Transgender Housing in Prison

By Fatima Malika Shabazz

From PHN Issue 41, Winter 2020

Hello everyone: Since it’s been so long since I’ve written an article for Prison Health News, it makes sense that I introduce myself. My name is Fatima Malika Shabazz. I am a formerly incarcerated Afican American Transwoman. The last time I wrote anything for Prison Health News, it was due to a civil action I filed against the California Department of Corrections. Since that time, I have been released on parole; I have also been heavily involved in advocacy and activism surrounding either reforming or eliminating bad department of corrections policies related to the trans population.

Currently I am a part of a cohort here in California working on changing the policies regarding housing transgender inmates. Under the current policies, individuals housed in any of the 35 California prisons are done so based on their gender assigned at birth. This has proven problematic for many transgender inmates who identify either as trans-male or female regardless of their physical presentation, as well as those who present as non-binary. As a result, there have (over the years) been many incidents of violence against trans inmates, including murders by homophobic and transphobic cell mates, incidents that we believe could have been avoided had the department had policies such as California Senate Bill 132 in place.

If activists are successful in getting our vision of the bill passed, Senate Bill 132 would allow trans people to choose the type of facility (male or female) they want to be housed in based on their gender identity, as opposed to gender identified at birth. This bill (should it pass), comes at a timely moment, as there has been an increase in violence against incarcerated trans women. The violence has escalated especially since former Department of Corrections Secretary Scott Kernan negotiated away the safety of LGBTQ inmates by eliminating Sensitive Needs Yards. These were housing units in California prisons that traditionally held people who were in danger of facing violence in general population. Examples included informants (“snitches”), LGBT people, and people who were at risk of sexual assault.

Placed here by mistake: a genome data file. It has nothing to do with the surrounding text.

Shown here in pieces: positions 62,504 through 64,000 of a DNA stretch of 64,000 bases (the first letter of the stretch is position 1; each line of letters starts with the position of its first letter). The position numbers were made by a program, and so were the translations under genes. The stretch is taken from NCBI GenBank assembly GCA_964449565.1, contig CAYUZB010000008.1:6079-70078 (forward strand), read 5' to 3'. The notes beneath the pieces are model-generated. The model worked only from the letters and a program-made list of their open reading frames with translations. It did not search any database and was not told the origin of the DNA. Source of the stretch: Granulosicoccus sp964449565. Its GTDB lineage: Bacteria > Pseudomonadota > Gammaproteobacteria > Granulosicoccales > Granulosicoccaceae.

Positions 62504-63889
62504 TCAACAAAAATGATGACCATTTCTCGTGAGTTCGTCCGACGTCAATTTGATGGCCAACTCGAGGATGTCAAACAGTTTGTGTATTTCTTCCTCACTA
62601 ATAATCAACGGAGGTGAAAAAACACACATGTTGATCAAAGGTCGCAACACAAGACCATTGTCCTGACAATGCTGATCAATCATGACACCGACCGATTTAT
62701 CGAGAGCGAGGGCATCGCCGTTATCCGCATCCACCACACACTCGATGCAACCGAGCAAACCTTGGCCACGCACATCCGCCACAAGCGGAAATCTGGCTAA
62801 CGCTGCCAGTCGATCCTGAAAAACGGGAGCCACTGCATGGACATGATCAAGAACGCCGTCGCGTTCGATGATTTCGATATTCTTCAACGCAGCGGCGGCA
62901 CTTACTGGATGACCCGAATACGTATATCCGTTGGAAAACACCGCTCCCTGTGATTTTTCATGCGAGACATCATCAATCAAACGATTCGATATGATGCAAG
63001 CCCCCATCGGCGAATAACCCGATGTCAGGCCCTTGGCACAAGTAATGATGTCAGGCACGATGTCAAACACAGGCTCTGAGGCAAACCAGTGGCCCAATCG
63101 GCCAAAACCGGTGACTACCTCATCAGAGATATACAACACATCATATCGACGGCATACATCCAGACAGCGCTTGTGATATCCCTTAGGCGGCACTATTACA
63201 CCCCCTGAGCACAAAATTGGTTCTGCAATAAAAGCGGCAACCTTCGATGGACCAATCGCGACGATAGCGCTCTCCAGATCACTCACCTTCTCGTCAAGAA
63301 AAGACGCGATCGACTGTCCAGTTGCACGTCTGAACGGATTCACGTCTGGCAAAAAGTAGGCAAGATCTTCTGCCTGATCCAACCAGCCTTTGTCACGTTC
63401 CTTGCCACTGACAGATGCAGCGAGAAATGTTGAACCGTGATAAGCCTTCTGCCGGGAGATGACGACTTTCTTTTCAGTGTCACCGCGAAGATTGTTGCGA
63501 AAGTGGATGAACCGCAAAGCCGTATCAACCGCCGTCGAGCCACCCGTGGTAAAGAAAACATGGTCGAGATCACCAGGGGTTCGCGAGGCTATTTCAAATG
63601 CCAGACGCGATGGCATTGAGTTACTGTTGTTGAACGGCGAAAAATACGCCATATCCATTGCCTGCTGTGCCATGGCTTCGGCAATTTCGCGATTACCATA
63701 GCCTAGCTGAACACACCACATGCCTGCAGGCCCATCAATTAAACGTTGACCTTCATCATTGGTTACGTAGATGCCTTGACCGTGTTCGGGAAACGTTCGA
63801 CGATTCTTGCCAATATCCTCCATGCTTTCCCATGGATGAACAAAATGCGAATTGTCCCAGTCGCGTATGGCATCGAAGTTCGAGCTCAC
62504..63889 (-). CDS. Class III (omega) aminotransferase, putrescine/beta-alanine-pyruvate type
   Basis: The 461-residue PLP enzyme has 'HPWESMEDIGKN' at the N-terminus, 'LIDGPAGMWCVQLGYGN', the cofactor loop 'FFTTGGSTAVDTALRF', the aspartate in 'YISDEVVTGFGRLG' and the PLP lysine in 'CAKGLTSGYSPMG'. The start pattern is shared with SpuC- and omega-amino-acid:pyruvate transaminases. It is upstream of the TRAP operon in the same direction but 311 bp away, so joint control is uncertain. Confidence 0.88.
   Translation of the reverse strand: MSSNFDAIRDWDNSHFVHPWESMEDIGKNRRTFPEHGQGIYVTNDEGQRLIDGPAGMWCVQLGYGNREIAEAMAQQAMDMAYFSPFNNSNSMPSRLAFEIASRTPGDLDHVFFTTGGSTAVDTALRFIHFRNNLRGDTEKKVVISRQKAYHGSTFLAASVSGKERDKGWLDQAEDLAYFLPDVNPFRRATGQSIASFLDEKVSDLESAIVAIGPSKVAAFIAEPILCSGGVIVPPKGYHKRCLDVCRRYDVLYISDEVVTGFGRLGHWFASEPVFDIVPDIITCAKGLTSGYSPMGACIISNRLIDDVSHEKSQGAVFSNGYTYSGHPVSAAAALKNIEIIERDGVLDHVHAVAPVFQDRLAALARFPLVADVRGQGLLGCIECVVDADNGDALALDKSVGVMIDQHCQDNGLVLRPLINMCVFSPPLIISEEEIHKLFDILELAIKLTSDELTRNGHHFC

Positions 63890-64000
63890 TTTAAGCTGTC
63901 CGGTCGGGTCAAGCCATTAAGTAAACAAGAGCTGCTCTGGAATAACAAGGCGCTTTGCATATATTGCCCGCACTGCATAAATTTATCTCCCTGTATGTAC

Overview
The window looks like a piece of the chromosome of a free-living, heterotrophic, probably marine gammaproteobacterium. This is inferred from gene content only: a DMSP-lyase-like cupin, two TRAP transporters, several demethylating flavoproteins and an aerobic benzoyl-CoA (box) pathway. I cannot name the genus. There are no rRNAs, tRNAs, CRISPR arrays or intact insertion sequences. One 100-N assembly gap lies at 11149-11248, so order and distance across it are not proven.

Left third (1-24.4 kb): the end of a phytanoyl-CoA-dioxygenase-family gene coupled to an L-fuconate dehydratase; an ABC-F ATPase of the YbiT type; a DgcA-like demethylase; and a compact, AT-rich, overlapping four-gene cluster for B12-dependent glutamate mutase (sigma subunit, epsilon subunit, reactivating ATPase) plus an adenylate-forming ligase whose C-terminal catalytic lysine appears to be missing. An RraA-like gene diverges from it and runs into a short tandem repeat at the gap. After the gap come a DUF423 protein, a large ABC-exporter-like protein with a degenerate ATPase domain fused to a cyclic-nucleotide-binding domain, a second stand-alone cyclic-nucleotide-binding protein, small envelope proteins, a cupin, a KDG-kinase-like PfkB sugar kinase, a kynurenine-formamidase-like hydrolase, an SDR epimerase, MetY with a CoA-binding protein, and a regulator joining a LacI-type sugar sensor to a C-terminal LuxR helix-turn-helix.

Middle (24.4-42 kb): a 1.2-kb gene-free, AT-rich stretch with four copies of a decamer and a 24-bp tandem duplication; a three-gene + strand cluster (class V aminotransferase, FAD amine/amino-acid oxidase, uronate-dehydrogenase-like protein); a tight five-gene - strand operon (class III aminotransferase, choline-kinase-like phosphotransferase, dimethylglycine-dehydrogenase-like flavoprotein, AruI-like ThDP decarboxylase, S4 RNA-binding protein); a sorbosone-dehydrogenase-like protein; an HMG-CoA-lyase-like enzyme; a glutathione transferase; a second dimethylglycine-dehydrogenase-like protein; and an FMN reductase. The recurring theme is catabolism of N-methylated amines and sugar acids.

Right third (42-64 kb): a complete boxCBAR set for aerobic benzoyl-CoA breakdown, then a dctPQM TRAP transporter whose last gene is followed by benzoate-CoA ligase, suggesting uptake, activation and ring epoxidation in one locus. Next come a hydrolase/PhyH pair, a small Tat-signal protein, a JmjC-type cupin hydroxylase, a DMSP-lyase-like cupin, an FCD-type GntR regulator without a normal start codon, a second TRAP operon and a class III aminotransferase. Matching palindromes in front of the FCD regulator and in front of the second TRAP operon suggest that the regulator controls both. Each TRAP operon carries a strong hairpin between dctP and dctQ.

The vision for this (at least from my perspective) is that trans people would be able to live in safer, more inclusive spaces that correlate more accurately to their personal gender identities. It must be noted, however, that this is not intended to be a hard and fast written in stone type policy—it is, in fact, meant to provide an option. Point of fact is that some trans women might rather be housed in men’s facilities, due to their personal dating preferences. It should also be noted that as a matter of policy, romantic relationships between inmates and/or staff are illegal, as is sex, consensual or otherwise. However, if trans women want to continue to be housed in men’s prisons as a matter of preference, they would continue to have that option, as would trans men.

The long-term goal is to ensure that trans people would know that the option exists for them to utilize at any point while serving their sentences, and secondly that a safer option is at their disposal, because it is an actionable policy. It is the desire of those working on the language of the bill that having this policy in place and ensuring that it is actionable would reduce the possibility of violence being committed against them, including the high possibility of being housed against their will with someone with a history of homophobic or transphobic violence. The bill would reduce the possibility of transgender people being murdered in prison simply for being trans.

As a trans woman, I am acutely aware of these elements of violence. I personally, however, cannot attest to what situation exists for trans men who may desire utilizing this option in the same way. It may very well be plausible that trans men would feel safer remaining in women’s facilities, which would be their prerogative. It is the concern of the cohort that no incarcerated trans person be placed in a situation that would make them feel less safe. With these concerns in mind, we are working very carefully to make sure the language of this bill reflects the concerns of all parties impacted by this bill.

Please be aware that this is still a monumental work in progress, but as we progress, I will duly keep everyone informed. And if you are considering doing something like this in your state, I’m of the opinion that you should. All trans people are entitled to live with respect and dignity, and if this will provide a modicum of that, why not pursue making it happen?

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